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Wednesday, January 7, 2015

Government budgeting

     So as new administrations take over in Howard County and Maryland we find that budget deficits are larger than projected previously.  Haven't we heard this before?  Seems like I remember Gov. O'Malley's first year as Governor was also dealing with a large budget deficit.  I also remember the tough first budget years that County Execs Chuck Ecker and Jim Robey faced.
     Howard County's FY2015 (July 2014-June 2015) deficit is about 1.2% of its budget and the Maryland deficit is a little over 3% of its budget.  So how do we seem to always get into budget deficits when administrations change?  Budgeting always has one big unknown.  You can know what your expenditures are going to be (with the possible exception of snow removal costs) but it is far harder to predict revenues 18 months down the road.  Somewhat like trying to predict what the stock market will do 18 months from now.  For Maryland and Howard County the government sequester undoubtedly had an impact on local and state revenues.  Both are both heavily dependent on government spending to fund their economies.
     I think there maybe a second possible reason why new administrations face budget deficits.  Outgoing administrations have a harder time saying "no" to budget requests in their last year because they know that the next administration will have to deal with any shortfalls in revenue.  You don't want to alienate any possible campaign contributors by not fully funding programs they support in an election year.
     I am not as familiar with the Maryland budget preparation but I was involved for many years with the Howard County budget preparation when I was responsible for preparing the budget for a county agency.  The process began with a meeting of county employees responsible for budget preparation with the county budget director.  For most of my years that person was Ray Wacks.  You may never heard of Ray Wacks but anybody in county government or an agency requesting money from the county knew who Ray was. Ray had the unenviable job of being the one to say "no" to your funding request.  Some of us used to go to that meeting knowing that the first thing Ray was going to say was that it was going to be a tight budget year with few increases.  The message never changed from "good" economy years to "bad" economy years.  We all knew that this was Ray's way of discouraging us from easily requesting  new money.  He set the tone that we would have to have strong case for new program requests.  My agency was fortunate to be serving a growing demographic group so we able to get many of our funding requests funded over the years.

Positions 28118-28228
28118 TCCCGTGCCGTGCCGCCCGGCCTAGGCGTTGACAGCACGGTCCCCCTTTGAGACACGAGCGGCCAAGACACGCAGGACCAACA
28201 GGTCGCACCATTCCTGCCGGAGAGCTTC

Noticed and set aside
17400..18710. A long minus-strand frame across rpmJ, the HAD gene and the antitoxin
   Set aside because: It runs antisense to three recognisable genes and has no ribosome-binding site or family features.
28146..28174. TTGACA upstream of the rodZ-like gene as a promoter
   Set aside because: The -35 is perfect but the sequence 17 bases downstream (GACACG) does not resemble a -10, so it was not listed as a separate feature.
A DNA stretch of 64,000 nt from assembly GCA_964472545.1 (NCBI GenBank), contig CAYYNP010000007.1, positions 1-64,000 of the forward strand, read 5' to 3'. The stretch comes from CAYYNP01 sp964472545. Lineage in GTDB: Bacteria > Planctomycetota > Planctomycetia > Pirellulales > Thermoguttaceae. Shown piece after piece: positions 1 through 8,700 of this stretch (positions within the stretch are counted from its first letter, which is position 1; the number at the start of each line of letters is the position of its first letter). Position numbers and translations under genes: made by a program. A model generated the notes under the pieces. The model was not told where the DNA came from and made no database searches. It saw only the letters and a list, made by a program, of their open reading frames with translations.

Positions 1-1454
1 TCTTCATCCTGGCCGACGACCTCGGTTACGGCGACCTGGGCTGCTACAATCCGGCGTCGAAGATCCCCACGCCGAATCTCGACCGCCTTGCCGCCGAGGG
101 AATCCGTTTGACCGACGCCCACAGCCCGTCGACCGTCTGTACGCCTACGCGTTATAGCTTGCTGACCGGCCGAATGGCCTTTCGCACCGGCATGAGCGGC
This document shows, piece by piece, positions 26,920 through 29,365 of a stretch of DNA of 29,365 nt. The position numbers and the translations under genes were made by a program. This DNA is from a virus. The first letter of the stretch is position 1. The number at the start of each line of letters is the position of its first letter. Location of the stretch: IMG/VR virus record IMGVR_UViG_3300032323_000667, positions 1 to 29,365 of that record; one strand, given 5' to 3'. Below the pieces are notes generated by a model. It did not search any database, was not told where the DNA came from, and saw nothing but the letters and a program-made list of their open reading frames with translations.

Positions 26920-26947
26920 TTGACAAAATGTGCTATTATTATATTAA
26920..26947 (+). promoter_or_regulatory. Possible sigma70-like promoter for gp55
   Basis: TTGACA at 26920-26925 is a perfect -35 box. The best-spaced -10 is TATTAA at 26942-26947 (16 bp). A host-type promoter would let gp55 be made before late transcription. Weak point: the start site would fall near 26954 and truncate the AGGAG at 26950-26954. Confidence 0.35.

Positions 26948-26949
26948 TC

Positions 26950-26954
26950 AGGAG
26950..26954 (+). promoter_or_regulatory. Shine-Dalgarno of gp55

In Ray's defense he was one of the smartest people you would ever what to know and the county benefited from his knowledge of projecting Howard County revenues.  Ray had a great historical perspective on county budgets and the pitfalls of wrong projections.  Ray had a lot to do with Howard County's Triple A bond rating. Just for a point of explanation our bond rating determines how much interest the county has to pay on the bonds it issues. to borrow money.  It is a big savings to the county that we can pay such a low rate of interest on the bonds we issue to fund our capital budget. County Execs would come and go but Ray provided the continuity to the county fiscal affairs.
    Ray no longer serves as County Budget Administrator.  Gail Benson is now Acting Administrator.  Gail has long service in the Budget Office and would be a good replacement for Ray.


1 comment: said...

I remember Ray with fondness. I sold him business forms. He was always firm and fair.